Definition of a startup

The definition of a startup is not easy to formulate, due to the lack of a single definition, and in some cases any definition at the legislative level of individual countries, the European Union as a whole.

The term “startup” means a young company founded by one or more entrepreneurs who have a business idea and want to bring unique products or services to the market.

To come to a common understanding of a startup, it is worth taking into account the presence and/or absence of the attributes of a startup, which can be divided into the following:

  • Those related to company characteristics (e.g., years of existence, number of employees, annual revenue, etc.),
  • Those that are related to the company’s potential for rapid growth or innovation.

The peculiarities of these or those conditions differ from country to country.


1. “Startup company-any legal entity, including technology companies, created in accordance with Law 14/2011 of June 1 on Science, Technology and Innovation (Draft Law on the Promotion of the Startup Ecosystem).

  • Registration under Spanish law was less than five years ago; or seven years in the case of companies operating in the biotechnology, energy, industrial and other strategic sectors, or that have developed their own technology.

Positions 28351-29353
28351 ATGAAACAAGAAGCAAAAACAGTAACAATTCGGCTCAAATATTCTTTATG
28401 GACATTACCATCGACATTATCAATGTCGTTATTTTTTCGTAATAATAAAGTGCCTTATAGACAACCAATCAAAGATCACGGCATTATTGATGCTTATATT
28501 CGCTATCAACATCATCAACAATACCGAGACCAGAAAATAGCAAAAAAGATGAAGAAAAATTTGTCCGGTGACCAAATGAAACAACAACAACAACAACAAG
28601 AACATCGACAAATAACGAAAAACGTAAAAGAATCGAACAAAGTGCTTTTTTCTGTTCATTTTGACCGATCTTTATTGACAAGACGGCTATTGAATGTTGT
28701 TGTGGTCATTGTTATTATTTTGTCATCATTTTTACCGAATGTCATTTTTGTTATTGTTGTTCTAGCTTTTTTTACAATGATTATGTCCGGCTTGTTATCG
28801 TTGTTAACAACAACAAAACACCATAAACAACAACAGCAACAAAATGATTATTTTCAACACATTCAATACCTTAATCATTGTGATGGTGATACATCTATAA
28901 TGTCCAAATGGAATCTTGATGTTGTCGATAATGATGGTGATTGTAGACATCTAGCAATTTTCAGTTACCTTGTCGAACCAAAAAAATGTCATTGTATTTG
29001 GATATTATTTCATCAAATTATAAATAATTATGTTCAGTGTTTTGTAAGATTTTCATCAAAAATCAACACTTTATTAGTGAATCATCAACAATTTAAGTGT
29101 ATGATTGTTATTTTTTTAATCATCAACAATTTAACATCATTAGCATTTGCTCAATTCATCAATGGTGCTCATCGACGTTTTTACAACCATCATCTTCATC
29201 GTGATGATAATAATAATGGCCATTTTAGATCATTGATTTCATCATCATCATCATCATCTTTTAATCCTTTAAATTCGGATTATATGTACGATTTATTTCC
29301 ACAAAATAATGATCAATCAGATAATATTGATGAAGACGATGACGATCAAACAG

• The creation of the company was not the result of a merger, spin-off or transformation of a company or a subsidiary;
  • The legal address, registered office or permanent establishment is in Spain.
  • 60% of the workforce must have an employment contract in Spain.
  • Innovative company that does not distribute dividends or has already distributed dividends and is not valued on the regulated securities market.


1. “Start-ups must have as their sole or predominant purpose the production, development and commercialization of innovative goods or services of high technological value.

  • The registration under Italian law was less than 5 years ago;
  • The creation of the company was not the result of a merger, demerger or sale of the company or of a subsidiary;
  • Annual turnover of less than 5 million euros;
  • Headquarters in Italy or another European Union country.

Legal peculiarities of a startup

  • Innovation: Being a startup means launching a business model that benefits customers through an entirely new product or service. The challenge is to develop a suitable business model.
  • Temporary: a startup is a special stage aimed at turning an idea into a business. According to trends in legal systems, a company is defined as a startup in a limited period of time, which can vary depending on the chosen jurisdiction.
  • Possible growth: a startup can grow very quickly and grow far compared to a company with a classic model. Therefore, it is important to know how to properly handle startup legal support.

How to create a startup?


Attract investments

Draw up Term Sheet, Investment agreement, shareholders agreement. Develop financing schemes for the startup, including the legal registration of contributions by investors, participants of the company.


Determine needs

Investigate whether you are infringing on third party domain names, trademarks, or other intellectual property rights.


Choice of jurisdiction

Determine the company's activities and main markets, analyze the possibility of applying special tax regimes


Register a company

Develop partnership and investor agreements, get tax numbers


Ensure business compliance with legislation on personal data protection